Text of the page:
Just like the mind boggling number of TV channels, there are enough social networks to choke anyone’s bandwidth. Depending on your personality, you can be as social or unsocial as you want.
When you want to be in a social bubble, there’s Facebook. Twitter’s there if you want to learn about new things from strangers. State’s akin to Twitter. It frees you of the 140 character limit though.
Still, there’s no need to be wordy. You can state your opinion in three words. As the world speeds up, that could be enough. The social network version of the elevator pitch.
State looks stylish. It visualizes trending topics, according to categories. That makes it easier for a category of our interest to jump out at you.
Ease of Accessibility
I signed up using Twitter, so I was quite happy I didn’t have to fill out a lengthy form.
The share your sign up to your social networks option could have been clearer though. I clicked yes, but it didn’t get shared on Facebook or Twitter. Another prompt saying Click on the network you want to share with would have made things clearer.
Ease of sharing and finding content
Although State, like Asimov’s Univac has an encyclopediac list of topics that come up as soon as you search for something you have in mind, creating a new topic isn’t so easy.
You have to go to the red State button at the top middle of the webpage. I didn’t even know it was clickable! From then on, it’s pretty easy.
Stating your opinion on existing topics is a breeze. Since you are likely to be normal, what’s on your mind is likely to be on the mind of others too. So whether it’s the UK dropping To Kill a Mockingbird from its curriculum, or the classic Friends, you’re likely to find someone who has already voiced an opinion on the topic.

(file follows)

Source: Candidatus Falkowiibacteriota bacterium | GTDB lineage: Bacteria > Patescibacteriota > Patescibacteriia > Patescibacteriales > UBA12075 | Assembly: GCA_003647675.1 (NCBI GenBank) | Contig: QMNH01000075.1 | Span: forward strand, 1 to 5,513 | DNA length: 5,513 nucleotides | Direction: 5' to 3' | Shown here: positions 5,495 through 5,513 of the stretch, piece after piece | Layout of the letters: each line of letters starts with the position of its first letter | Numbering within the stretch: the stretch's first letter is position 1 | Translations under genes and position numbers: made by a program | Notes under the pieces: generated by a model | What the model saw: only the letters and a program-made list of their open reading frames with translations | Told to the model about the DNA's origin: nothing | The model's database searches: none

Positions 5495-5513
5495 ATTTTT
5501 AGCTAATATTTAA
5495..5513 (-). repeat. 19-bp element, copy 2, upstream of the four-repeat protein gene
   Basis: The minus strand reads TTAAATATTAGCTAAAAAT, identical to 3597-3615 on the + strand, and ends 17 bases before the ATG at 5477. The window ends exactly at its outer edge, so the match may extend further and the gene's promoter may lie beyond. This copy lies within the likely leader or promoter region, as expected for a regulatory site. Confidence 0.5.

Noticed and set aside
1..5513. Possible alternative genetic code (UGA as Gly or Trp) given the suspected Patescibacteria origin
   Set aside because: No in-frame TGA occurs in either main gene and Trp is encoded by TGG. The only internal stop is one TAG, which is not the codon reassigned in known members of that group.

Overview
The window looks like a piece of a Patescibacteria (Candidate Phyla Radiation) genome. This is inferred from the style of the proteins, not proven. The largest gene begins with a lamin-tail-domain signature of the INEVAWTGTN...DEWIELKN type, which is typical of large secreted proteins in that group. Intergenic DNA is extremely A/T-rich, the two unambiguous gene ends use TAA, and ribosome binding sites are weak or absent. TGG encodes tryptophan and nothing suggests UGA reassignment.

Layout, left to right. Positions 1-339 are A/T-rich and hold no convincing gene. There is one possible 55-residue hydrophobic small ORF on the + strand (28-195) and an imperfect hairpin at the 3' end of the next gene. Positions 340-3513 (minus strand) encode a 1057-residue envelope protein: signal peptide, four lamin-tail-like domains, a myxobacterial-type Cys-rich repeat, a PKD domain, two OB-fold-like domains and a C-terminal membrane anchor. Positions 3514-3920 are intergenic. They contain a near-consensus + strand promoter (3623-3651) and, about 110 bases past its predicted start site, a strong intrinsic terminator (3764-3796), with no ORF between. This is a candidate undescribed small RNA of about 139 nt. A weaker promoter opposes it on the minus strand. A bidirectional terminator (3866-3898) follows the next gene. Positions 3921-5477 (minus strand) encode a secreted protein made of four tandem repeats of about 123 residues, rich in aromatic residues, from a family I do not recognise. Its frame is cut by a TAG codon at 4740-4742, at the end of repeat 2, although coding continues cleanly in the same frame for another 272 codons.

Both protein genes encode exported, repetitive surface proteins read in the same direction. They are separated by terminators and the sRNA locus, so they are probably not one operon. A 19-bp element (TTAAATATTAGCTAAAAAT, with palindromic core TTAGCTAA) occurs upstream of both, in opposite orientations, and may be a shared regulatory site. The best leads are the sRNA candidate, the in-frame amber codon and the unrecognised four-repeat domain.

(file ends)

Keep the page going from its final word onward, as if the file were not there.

These are category wise, so you can go straight to the category that interests you. Whether its Books, Tech, Sport, you’re sure to learn something new.
You can tune in to categories you want to follow and also people. I picked the categories I was keen on, but I often found something of interest even in the categories I hadn’t picked. I though Technology would be well, technical, but it wasn’t. Instagram was a topic on the radar there, so I felt right at home.
Tuning in to people State suggested didn’t seem to work well for me. They weren’t my kind of people. One was into music, and I’m not too aware of what’s hot in that.
I did tune in to someone who commented on one of my opinions though. I was so happy someone had reached out! But again, the person didn’t seem like my kind of person, so I didn’t consciously click to see his opinions later.
Tuning in sounds miles better than following :)
Once you jump in with your take, if enough people have stated opinions on that topic, State will show you where you stand on the normal bell curve. Did most people think positively about feminism? What did the top opinion staters say? I came out normal on all my opinions.
Top Word Groups
When you state an opinion, popular words people have used to describe their opinion are suggested. Frankly, I found that distracting. It was too easy to just go with the flow and not think of the right word myself.
You can drag State in your bookmarks, so that it’s there when you want to react to something online. The other day I was in the library and came across something that made me say to myself, “I must share my opinion on that on State.”
I guess State is becoming part of me. Twitter’s getting too full of chatter. State’s a good place to go for the thinking person to hang out online. Long may it last.
This review is a product review programme by Blogadda.com and State.com